Information technology and the changing fabric of organization

Zammuto, Raymond F., Griffith, Terri L., Majchrzak, Ann, Dougherty, Deborah J. and Faraj, Samer (2007) Information technology and the changing fabric of organization. Organization Science, 18 5: 749-762. doi:10.1287/orsc.1070.0307

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Author Zammuto, Raymond F.
Griffith, Terri L.
Majchrzak, Ann
Dougherty, Deborah J.
Faraj, Samer
Title Information technology and the changing fabric of organization
Journal name Organization Science   Check publisher's open access policy
ISSN 1047-7039
Publication date 2007-09
Sub-type Article (original research)
DOI 10.1287/orsc.1070.0307
Volume 18
Issue 5
Start page 749
End page 762
Total pages 14
Place of publication Hanover, Md.
Publisher INFORMS
Language eng
Subject 0899 Other Information and Computing Sciences
1503 Business and Management
Abstract Technology has been an important theme in the study of organizational form and function since the 1950s. However, organization science's interest in this relationship has declined significantly over the past 30 years, a period during which information technologies have become pervasive in organizations and brought about significant changes in them. Organizing no longer needs to take place around hierarchy and the collection, storage, and distribution of information as was the case with "command and control" bureaucracies in the past. The adoption of innovations in information technology (IT) and organizational practices since the 1990s now make it possible to organize around what can be done with information. These changes are not the result of information technologies per se, but of the combination of their features with organizational arrangements and practices that support their use. Yet concepts and theories of organizational form and function remain remarkably silent about these changes. Our analysis offers five affordances--visualizing entire work processes, real-time/flexible product and service innovation, virtual collaboration, mass collaboration, and simulation/synthetic reality--that can result from the intersection of technology and organizational features. We explore how these affordances can result in new forms of organizing. Examples from the articles in this special issue "Information Technology and Organizational Form and Function" are used to show the kinds of opportunities that are created in our understanding of organizations when the "black boxes" of technology and organization are simultaneously unpacked. [ABSTRACT FROM AUTHOR]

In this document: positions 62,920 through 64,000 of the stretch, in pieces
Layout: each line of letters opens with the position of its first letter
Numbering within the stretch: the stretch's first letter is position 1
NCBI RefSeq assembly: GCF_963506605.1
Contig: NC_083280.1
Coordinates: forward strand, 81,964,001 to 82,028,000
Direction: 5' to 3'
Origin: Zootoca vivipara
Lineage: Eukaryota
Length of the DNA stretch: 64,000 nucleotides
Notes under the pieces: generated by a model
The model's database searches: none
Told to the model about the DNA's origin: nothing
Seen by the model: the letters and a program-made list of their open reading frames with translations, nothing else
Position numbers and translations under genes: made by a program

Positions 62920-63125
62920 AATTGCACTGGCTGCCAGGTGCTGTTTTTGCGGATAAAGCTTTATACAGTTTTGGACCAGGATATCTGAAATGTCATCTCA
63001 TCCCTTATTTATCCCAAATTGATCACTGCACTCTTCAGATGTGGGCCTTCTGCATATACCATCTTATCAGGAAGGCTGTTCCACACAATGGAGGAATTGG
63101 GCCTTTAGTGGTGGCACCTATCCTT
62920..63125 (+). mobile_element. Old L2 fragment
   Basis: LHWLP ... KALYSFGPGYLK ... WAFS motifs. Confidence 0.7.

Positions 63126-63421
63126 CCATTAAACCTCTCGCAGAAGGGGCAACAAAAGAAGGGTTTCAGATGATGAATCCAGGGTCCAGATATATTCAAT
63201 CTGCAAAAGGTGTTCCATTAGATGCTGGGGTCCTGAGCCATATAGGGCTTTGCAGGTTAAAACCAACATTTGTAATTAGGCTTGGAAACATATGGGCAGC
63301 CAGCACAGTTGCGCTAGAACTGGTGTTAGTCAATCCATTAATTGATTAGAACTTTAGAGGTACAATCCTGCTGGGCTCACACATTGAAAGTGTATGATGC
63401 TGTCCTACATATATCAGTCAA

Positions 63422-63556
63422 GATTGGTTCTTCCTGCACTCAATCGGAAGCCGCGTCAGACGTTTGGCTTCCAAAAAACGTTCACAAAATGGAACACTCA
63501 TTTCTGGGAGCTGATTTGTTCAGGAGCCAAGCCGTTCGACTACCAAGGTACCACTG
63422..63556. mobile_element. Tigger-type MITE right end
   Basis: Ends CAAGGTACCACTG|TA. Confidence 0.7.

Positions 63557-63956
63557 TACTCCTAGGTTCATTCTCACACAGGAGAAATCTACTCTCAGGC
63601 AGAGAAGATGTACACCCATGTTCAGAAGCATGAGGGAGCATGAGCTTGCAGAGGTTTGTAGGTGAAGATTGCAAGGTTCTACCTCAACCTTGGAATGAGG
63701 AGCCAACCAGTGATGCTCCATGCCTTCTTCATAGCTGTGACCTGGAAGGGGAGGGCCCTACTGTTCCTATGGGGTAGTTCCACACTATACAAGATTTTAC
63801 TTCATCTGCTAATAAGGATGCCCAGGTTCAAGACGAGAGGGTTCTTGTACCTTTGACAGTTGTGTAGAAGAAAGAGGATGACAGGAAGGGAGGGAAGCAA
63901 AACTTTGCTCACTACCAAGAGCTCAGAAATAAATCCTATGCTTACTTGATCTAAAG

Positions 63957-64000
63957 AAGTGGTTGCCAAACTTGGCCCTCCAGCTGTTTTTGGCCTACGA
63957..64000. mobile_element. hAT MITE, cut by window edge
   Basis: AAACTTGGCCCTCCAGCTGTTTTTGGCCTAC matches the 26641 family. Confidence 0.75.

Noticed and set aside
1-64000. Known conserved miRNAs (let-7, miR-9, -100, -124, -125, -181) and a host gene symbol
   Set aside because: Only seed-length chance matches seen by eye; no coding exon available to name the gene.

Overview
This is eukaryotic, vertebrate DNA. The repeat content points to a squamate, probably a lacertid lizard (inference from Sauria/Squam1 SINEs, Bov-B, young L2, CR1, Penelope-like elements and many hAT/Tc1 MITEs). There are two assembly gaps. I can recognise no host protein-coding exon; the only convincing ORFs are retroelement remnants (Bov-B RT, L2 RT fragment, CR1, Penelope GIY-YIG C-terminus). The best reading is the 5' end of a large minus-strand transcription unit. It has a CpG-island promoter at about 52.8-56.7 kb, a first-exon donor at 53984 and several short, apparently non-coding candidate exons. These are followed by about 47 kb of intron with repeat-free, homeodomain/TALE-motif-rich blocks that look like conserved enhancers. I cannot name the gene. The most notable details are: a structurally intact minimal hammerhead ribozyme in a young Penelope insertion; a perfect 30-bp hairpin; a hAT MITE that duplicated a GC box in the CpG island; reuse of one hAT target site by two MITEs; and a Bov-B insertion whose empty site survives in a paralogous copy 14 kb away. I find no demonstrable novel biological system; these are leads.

Keyword Technology
Organizational design
Organizational form
Organizational structure
Organizational processes
Information systems
Q-Index Code C1

Document type: Journal Article
Sub-type: Article (original research)
Collections: Excellence in Research Australia (ERA) - Collection
UQ Business School Publications
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Citation counts: TR Web of Science Citation Count  Cited 177 times in Thomson Reuters Web of Science Article | Citations
Scopus Citation Count Cited 288 times in Scopus Article | Citations
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Created: Thu, 12 Nov 2009, 12:17:44 EST by Ms Lynette Adams on behalf of Faculty of Business, Economics & Law